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Juvenile Idiopathic Arthritis

Juvenile Idiopathic Arthritis - Treatments

While there is no known cure for JIA, there are various strategies which zero on alleviating symptoms, prevent further joint destruction, and regain lost muscle strength and mobility. These include:


NSAIDs (non-steroidal anti-inflammatory drugs) like ibuprofen, naproxen, diclofenac (voltaren) and indomethacin are often prescribed to reduce pain, swelling and stiffness. These drugs have no long-term effect on the progression of the disease but will enable children with JIA to feel comfortable. 

Depending on the severity and progression of the disease, DMARDs (disease-modifying anti-rheumatic drugs) are often prescribed. These include methotrexate and sulphasalazine. Low dose steroids are occasionally used while waiting for the DMARDs to take effect. A group of drugs called biologic agents can control JIA quickly and effectively. They are given as injections and are expensive.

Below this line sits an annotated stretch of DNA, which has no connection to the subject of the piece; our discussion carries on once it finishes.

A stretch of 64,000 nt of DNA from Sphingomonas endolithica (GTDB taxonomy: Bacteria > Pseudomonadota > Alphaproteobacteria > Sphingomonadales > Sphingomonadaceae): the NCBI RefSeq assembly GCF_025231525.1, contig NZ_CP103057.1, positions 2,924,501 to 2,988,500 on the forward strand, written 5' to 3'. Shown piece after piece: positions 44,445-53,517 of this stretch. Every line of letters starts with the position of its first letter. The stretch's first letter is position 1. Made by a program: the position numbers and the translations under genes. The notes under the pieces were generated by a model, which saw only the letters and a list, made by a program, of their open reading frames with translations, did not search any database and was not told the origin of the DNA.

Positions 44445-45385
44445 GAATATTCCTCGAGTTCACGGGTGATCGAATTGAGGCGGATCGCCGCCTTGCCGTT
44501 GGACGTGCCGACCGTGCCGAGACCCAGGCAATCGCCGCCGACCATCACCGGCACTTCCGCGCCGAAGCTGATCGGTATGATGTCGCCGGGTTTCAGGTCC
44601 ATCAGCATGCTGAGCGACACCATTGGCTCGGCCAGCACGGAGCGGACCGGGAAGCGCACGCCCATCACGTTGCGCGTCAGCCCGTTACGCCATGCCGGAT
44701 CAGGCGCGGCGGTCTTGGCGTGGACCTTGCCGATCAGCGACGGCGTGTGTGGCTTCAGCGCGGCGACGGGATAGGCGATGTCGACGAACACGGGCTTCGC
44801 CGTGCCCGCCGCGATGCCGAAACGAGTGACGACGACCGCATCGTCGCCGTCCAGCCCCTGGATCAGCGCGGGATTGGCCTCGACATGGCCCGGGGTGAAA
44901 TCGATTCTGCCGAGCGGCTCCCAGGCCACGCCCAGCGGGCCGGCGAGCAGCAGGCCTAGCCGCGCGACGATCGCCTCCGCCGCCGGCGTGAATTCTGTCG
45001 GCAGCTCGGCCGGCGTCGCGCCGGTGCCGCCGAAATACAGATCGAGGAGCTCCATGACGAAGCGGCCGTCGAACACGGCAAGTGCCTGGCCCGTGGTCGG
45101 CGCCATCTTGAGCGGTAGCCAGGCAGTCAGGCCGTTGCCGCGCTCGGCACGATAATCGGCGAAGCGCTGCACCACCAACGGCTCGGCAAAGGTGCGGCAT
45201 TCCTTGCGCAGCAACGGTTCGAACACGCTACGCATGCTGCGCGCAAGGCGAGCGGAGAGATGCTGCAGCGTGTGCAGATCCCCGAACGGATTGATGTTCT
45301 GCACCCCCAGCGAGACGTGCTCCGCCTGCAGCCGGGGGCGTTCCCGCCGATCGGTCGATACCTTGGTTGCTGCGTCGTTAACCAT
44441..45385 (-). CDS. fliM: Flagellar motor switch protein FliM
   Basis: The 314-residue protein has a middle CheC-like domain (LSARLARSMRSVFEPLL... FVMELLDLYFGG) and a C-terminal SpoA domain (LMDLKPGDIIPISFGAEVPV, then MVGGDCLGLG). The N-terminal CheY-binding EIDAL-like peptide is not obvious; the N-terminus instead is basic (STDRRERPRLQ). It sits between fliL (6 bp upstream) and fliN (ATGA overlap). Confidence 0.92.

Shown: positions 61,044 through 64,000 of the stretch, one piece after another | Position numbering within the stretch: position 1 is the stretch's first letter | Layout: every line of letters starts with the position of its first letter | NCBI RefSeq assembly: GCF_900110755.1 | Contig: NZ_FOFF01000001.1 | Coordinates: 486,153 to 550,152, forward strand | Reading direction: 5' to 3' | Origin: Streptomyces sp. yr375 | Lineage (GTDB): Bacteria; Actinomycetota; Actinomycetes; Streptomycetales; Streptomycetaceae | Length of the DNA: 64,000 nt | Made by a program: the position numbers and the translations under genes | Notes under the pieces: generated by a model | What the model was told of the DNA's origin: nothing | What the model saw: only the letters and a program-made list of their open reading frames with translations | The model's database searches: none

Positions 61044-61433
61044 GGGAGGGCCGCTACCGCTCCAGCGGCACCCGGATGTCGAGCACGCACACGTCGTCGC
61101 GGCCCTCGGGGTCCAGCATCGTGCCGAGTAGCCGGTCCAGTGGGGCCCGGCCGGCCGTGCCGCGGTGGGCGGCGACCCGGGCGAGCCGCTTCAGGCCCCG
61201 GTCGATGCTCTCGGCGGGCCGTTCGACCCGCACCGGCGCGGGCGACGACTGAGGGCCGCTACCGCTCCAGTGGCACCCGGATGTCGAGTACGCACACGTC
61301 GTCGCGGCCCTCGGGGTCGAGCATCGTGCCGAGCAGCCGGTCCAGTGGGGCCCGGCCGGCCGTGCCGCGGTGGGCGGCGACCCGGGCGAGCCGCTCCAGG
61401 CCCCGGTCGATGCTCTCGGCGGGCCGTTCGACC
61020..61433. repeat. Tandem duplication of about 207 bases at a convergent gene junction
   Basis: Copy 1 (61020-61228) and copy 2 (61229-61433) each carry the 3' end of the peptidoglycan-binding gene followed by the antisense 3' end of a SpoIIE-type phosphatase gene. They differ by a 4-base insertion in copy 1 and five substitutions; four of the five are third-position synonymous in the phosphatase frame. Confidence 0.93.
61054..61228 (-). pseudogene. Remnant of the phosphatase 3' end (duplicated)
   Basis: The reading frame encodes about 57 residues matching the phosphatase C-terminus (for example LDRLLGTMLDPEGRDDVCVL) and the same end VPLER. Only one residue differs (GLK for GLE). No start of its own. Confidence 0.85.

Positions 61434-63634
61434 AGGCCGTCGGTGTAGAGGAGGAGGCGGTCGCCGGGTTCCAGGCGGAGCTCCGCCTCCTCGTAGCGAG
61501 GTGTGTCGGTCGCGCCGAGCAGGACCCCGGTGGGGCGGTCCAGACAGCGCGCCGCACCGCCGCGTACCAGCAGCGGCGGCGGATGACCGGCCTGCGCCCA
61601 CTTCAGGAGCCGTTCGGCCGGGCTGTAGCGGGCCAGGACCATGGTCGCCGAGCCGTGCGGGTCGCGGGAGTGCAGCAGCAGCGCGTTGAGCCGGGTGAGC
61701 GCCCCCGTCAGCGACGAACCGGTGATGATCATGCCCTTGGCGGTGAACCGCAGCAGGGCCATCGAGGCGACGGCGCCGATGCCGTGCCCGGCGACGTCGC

Your doctor is the best judge of which drug is best for your child.


Once inflammation is controlled, it is very important to rebuild muscles and ligaments. Exercise helps to build muscle strength which can help to stabilise the joints and recover their range of motion. Splints and other devices are sometimes useful as well. Children should be encouraged to be active as much as possible.

Most children can take part fully in physical activities and selected sports when their symptoms are under control. During a disease flare, limiting certain activities may be necessary. An acutely swollen and painful joint should be rested. Once the flare is over, the child can start regular activities again. Swimming is particularly useful because it uses many joints and muscles without putting weight on the joints.

Complementary and alternative therapies

Although there is little research to support alternative treatments such as acupuncture or massage, some people seem to benefit from them. Let your doctor know if you are using these as well.

Juvenile Idiopathic Arthritis - Preparing for surgery

Juvenile Idiopathic Arthritis - Post-surgery care